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  5. "Do you like this fish sauce?"

"Do you like this fish sauce?"

Translation:Placetne vobis hoc garum?

September 3, 2019



Minime, garum in Thailandiā melior est!


Lit. Pleases (ne) (to) you this fish sauce.


There is no need for the vobis as the you is implied through the verb.


This is not right. Placetne means "is it pleasing?" So who it is pleasing to, i.e. who likes the thing, is not implied in the verb. Placet is an impersonal verb


I understand that only the "vos" as a prononon subject, is optional (not the other pronouns)

But here, if I address someone directly, is it possible to say "Placetne hoc garum?". The person knows I address them.


Actually, yeah, I think that makes sense. I believe that usually you should provide the "tibi" or "vobis" to specify that you are asking one person or many (you singular versus you plural/y'all)


But if there's only one person, I think the person know it's a singular you. Thank you for your useful answer.

Yes, I wanted to say, for people who have a doubt. Here both are valid:

  • Placetne vobis hoc garum? (vos->vobis, plural)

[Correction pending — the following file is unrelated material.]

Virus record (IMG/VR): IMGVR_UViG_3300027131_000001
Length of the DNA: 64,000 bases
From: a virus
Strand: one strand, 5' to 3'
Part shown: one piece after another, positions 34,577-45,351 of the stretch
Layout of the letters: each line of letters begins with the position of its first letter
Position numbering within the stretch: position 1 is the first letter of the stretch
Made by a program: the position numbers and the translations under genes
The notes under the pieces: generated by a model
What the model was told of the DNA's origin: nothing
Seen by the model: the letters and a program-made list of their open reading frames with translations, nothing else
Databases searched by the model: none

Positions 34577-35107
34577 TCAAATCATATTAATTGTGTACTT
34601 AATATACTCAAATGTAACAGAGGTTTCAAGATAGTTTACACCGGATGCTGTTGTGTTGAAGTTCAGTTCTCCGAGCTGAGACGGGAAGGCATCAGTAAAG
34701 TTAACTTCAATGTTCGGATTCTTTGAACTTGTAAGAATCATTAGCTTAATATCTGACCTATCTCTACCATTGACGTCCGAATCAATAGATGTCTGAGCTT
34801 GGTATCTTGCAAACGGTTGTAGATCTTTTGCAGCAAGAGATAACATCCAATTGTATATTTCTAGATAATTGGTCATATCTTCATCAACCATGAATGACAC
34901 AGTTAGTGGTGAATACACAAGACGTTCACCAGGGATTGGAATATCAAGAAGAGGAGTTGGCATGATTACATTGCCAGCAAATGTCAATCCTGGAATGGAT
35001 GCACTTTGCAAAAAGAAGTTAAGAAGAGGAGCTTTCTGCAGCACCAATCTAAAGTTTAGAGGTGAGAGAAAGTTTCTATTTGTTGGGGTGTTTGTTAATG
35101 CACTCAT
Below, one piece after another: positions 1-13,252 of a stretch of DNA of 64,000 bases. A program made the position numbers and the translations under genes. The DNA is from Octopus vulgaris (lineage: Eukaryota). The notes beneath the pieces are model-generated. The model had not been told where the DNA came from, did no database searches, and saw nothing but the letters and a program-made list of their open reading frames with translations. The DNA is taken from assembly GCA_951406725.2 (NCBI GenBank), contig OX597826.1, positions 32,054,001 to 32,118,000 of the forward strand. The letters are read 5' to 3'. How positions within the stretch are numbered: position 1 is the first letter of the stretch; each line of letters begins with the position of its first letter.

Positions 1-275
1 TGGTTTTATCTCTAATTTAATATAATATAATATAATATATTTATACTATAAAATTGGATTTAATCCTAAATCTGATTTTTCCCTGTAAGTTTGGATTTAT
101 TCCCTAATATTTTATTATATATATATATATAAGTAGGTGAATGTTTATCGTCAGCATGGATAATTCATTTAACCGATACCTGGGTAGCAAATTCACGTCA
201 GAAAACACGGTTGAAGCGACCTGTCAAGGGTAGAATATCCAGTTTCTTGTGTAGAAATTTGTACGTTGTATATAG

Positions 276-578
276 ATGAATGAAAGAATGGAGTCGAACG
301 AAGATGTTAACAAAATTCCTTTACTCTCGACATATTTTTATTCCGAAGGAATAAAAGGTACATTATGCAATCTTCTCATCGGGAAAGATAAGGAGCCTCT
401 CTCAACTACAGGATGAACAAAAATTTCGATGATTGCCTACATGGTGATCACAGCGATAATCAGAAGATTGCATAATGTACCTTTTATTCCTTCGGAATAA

• Placetne tibi hoc garum? (tu->tibi, sing.)

The verb doesn't change from "placet" (sing) to placent" (plural) if you use a plural you, as the subject of the verb is "garum".

Haec gara placent tibi/vobis: plural.


I put,"placetne vobis garum hoc" and it was marked wrong.


Some adjectives in Latin such as the demonstrative pronouns hic,haec,hoc and ille,illa,illud usually come right before the noun they modify. I don't think it's a set in stone rule though, so you should report your answer as correct anytime you think it also works


Can I say "Hoc garum tibi placet?" as a question?


I don't think it is acceptable, because what you put says, "This fish sauce is pleasing to you?" which is a statement, and although in English it askes for confirmation, it does not do the same thing in Latin. The -ne is required for a yes or no question. In English we usually make it a question by switching the word order, "Is this fish sauce pleasing to you?" but in Latin word order has minimal usage and so an ending is required, thus the suffix -ne.


I think that could be acceptable, but Latin for simple questions uses -ne as an enclitic (particle added to the end of a word) to signify that it is a question and then will put the verb first. That is the usual way to do it


Why is "hoc garum placetne vobis" marked as wrong ?


When phrasing a question in Latin the verb is put at the beginning with a -ne enclitic particle attached to the end of the verb. So it should be the first word in the sentence. Only in questions is the word order very strict. Although Latin follows SOV order most of the time, word order does not contribute to meaning directly, only to emphasis.

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